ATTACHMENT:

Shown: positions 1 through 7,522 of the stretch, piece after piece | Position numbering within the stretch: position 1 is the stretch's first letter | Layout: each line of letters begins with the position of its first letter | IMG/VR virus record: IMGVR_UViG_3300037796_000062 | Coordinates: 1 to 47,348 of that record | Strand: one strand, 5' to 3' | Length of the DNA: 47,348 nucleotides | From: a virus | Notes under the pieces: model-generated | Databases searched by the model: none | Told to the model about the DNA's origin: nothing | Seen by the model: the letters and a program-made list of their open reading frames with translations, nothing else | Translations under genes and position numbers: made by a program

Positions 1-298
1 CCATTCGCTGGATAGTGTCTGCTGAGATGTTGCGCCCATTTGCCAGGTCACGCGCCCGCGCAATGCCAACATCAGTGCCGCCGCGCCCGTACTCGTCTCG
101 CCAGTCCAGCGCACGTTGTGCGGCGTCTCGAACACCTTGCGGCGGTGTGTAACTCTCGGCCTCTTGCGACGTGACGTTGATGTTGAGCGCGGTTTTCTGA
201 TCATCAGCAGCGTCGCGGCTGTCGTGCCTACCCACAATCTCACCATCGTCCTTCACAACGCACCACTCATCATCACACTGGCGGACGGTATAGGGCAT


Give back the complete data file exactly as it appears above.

Shown: positions 1 through 7,522 of the stretch, piece after piece | Position numbering within the stretch: position 1 is the stretch's first letter | Layout: each line of letters begins with the position of its first letter | IMG/VR virus record: IMGVR_UViG_3300037796_000062 | Coordinates: 1 to 47,348 of that record | Strand: one strand, 5' to 3' | Length of the DNA: 47,348 nucleotides | From: a virus | Notes under the pieces: model-generated | Databases searched by the model: none | Told to the model about the DNA's origin: nothing | Seen by the model: the letters and a program-made list of their open reading frames with translations, nothing else | Translations under genes and position numbers: made by a program

Positions 1-298
1 CCATTCGCTGGATAGTGTCTGCTGAGATGTTGCGCCCATTTGCCAGGTCACGCGCCCGCGCAATGCCAACATCAGTGCCGCCGCGCCCGTACTCGTCTCG
101 CCAGTCCAGCGCACGTTGTGCGGCGTCTCGAACACCTTGCGGCGGTGTGTAACTCTCGGCCTCTTGCGACGTGACGTTGATGTTGAGCGCGGTTTTCTGA
201 TCATCAGCAGCGTCGCGGCTGTCGTGCCTACCCACAATCTCACCATCGTCCTTCACAACGCACCACTCATCATCACACTGGCGGACGGTATAGGGCAT